OneSource has rocked along since then pretty solid. The old equipment on their tower could only go as high as 10Mbps, but the tower antenna was basically pointed south southeast and we are pretty much due southeast of the tower, so we enjoyed a strong signal, even though the antenna on our end was barely over the roof of the craft shack. The new equipment has higher capacity, but the antennas are pointed due north, south and east, putting us in a comparatively weak crossing of the south and east antennas. Our modem will connect to either. I forget which is which, but connected to one, we get the full 25Mbps, but it’s not as stable and reliable, dropping out occasionally. On the other, we get 10-15Mbps, but it’s more solid. I tend to stay on the solid side because….
Now I work from home almost exclusively. Long story short, my company moved headquarters from near downtown Fort Worth, which is a nice 35-45 minutes drive to Addison, which is a solid hour to 90 minutes in the morning and longer to get home if you don’t leave either well before 4PM or after 6PM. We had negotiated being able to work from home for a number of days, and I often used my “work from home” days to work from the old Fort Worth office on certain days because I had pistol matches in or near Fort Worth, so that was even closer than working from home.
Then came the unspecified virus of unknown origin. <cue dramatic orchestra hit>
Suddenly, working from home was pretty much the only option and 2M upload that wasn’t always 2M was just barely enough. I could join conference calls, but I was the only one without a camera on.
Oh, and then I broke my shoulder and had total shoulder joint replacement surgery, but the virus was a bigger issue.
During this time, my company was in the process of changing to RingCentral telephones and since my gig with the company is the phones, that Cisco SG200 switch mentioned above came in handy as 12 of its 26 port provide PoE and it has a 100W power budget. I could connect all the phones I needed for conducting labs and configuration testing and all the stuff one might otherwise normally do at the office.
When I first heard about Starlink (I am, among other things, a bit of a space nerd) I signed up to be notified when service was going to be in my area. Shortly, I received notice that they had a Beta program wherein one could pay a $99 deposit and end up on a list of possible beta testers in an area. I did that in February of 2021 and tracked the news, but otherwise went on with my life.
In a move to improve Wi-Fi coverage in the house, in June of 2021, I decided to upgrade the old Belkin router. It had no external antennas, so I chose a TP-Link unit with an array of them, hoping to maximize RF flux in the house. I also put the freshly liberated Belkin router out in the workshop as a simple access point and finally had reliable Wi-Fi out there.
I was pretty impressed with the features and benefits of the TP-Link router, including their mesh products. Combined with this router, I could backhaul ethernet to the workshop and have another TP-Link access point out there and they could be the same SSID! No more having to connect to the workshop Wi-Fi out there and reconnect to the house back here. So, by July, I ordered a 2nd TP-Link router of the same model.
Well, it turns out that the router product apparently can’t do the ethernet backhaul *as an access point*. It can be the controller and any of several models of mesh capable access points could backhaul to it over ethernet and use the same SSID, but not two of this model back to back. Poo. Rather than return it, I still deployed it as an access point, but now I renamed the networks HippyHollow for the house and FlyingDog for the workshop, though I still kept the password that my family already knows.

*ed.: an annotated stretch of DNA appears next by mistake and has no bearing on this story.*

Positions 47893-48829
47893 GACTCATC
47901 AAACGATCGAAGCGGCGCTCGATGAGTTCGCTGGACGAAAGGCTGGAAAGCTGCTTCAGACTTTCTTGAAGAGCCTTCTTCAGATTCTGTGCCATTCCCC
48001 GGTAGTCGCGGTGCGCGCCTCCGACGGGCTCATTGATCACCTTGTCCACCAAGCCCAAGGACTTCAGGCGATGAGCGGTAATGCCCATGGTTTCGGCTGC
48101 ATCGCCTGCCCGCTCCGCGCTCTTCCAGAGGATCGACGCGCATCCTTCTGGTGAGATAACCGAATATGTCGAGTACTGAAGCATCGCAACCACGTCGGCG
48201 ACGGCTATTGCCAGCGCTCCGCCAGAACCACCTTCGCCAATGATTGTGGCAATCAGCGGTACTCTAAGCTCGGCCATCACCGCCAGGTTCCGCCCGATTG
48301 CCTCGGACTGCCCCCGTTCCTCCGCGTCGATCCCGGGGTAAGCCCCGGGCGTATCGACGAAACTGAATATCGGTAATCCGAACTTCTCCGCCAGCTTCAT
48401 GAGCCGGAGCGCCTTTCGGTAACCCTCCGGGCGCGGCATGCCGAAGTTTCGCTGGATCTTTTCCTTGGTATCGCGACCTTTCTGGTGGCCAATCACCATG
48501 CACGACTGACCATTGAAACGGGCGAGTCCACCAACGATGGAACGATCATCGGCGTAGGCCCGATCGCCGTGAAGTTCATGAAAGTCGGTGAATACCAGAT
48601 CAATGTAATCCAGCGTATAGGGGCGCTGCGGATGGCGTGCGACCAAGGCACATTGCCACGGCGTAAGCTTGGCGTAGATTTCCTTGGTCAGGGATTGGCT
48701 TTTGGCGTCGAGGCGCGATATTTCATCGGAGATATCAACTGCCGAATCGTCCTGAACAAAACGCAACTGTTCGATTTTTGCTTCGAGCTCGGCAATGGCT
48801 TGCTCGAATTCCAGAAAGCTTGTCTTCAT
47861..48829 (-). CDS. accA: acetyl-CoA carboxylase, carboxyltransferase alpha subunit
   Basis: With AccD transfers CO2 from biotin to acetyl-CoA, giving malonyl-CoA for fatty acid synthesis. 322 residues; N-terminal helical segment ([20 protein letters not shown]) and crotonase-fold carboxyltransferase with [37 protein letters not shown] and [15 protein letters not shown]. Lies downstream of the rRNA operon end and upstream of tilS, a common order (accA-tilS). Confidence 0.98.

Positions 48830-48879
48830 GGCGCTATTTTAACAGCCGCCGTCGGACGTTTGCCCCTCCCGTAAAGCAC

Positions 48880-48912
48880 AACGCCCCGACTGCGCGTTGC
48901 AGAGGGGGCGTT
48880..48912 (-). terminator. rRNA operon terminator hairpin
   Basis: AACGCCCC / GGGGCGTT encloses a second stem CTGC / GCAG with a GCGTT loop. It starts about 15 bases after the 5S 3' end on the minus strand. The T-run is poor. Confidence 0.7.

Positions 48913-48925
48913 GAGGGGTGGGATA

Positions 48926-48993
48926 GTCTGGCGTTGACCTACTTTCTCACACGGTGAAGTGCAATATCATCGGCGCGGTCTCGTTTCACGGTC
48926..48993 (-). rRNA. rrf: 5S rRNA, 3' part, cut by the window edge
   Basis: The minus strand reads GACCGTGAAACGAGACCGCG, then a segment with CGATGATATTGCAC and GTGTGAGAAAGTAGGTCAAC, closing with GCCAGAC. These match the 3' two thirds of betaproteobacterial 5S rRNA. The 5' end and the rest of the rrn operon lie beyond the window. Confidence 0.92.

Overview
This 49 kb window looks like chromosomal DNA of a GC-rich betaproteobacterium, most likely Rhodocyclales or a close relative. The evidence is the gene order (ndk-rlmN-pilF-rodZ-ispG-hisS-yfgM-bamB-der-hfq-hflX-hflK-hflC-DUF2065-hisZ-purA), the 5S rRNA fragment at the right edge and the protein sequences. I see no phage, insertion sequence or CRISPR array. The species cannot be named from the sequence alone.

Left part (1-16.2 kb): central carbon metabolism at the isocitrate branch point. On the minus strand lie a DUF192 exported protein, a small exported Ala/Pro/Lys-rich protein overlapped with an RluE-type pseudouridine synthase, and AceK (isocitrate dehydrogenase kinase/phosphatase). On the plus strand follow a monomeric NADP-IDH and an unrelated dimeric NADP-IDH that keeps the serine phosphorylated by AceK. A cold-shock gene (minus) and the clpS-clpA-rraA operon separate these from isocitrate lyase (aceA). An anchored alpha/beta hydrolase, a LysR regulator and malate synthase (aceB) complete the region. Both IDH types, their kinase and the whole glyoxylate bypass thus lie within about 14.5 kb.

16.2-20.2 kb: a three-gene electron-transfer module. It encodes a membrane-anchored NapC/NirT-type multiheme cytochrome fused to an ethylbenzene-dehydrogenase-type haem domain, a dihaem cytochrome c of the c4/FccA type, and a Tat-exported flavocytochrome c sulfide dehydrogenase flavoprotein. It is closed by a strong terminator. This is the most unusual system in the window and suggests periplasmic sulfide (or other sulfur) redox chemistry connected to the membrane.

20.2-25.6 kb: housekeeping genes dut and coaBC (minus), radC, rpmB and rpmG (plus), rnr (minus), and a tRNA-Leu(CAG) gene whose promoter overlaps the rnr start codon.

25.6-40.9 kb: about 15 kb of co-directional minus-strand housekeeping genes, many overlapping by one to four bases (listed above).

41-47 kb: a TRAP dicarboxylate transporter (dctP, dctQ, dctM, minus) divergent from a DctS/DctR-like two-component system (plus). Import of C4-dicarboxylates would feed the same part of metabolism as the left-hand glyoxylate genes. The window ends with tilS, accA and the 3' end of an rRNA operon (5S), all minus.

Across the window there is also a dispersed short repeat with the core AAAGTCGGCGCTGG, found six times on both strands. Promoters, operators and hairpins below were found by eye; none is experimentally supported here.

October got busy, partly because Starlink’s delivery estimate narrowed down somewhat to “Late 2021”, so I started tweaking my infrastructure to accommodate what I hoped would be delivery soon. Having studied some of the requirements for Starlink, I knew that the same trees in our back yard that caused us to install the OneSource modem on the far west end of the house would never work with Starlink’s dishy, so I formulated a plan to install the dish, once received, on the roof of the workshop because there are no trees over there. I would then use a VLAN to backhaul it over the point to point bridge to the house and plug it into the router. To that end, I ordered a couple of TP-Link switches with VLAN features. For a $20-30 switch, these are pretty nice units.
Around this time, I saw a Network Chuck video extoling the benefits of the pfSense firewall/router. It occurred to me that having a router with multiple WAN ports could allow me to, at least for a time, keep and use OneSource even after Starlink is in place and my TP-Link router had only one WAN port. So, early in October, I ordered a Netgate 1100 appliance with pfSense+ preinstalled. Sadly, it would be mid November before I could get it deployed, coincidentally while my wife was away on a cruise. That way, if I got stuck on something and killed our internet, she wouldn’t have to suffer, and thus, neither would I. 🙂
The wizard in pfSense works pretty well and getting the router up was easy. It was also easy to break the config enough that it stopped all traffic. It was then also easy to reset it to factory and set it all back up again, having learned my lesson. 🙂 I reconfigured the TP-Link router as a simple access point, like the one in the workshop and kept it in place.
It was around here that I had ordered something that required a signature on delivery. The FedEx guy kept coming to the door while I was home and apparently knocking with a feather so that not even the dogs could hear it and leaving notices that they were about to return my thing to the sender. I called in and probably completely irritated someone that day, but eventually we met up at my door and I got my stuff. The whole experience inspired me to install a doorbell camera, partly to be able to collect evidence, but also because when there is an obvious camera, people tend to act differently, in this case, hopefully try harder to complete a delivery.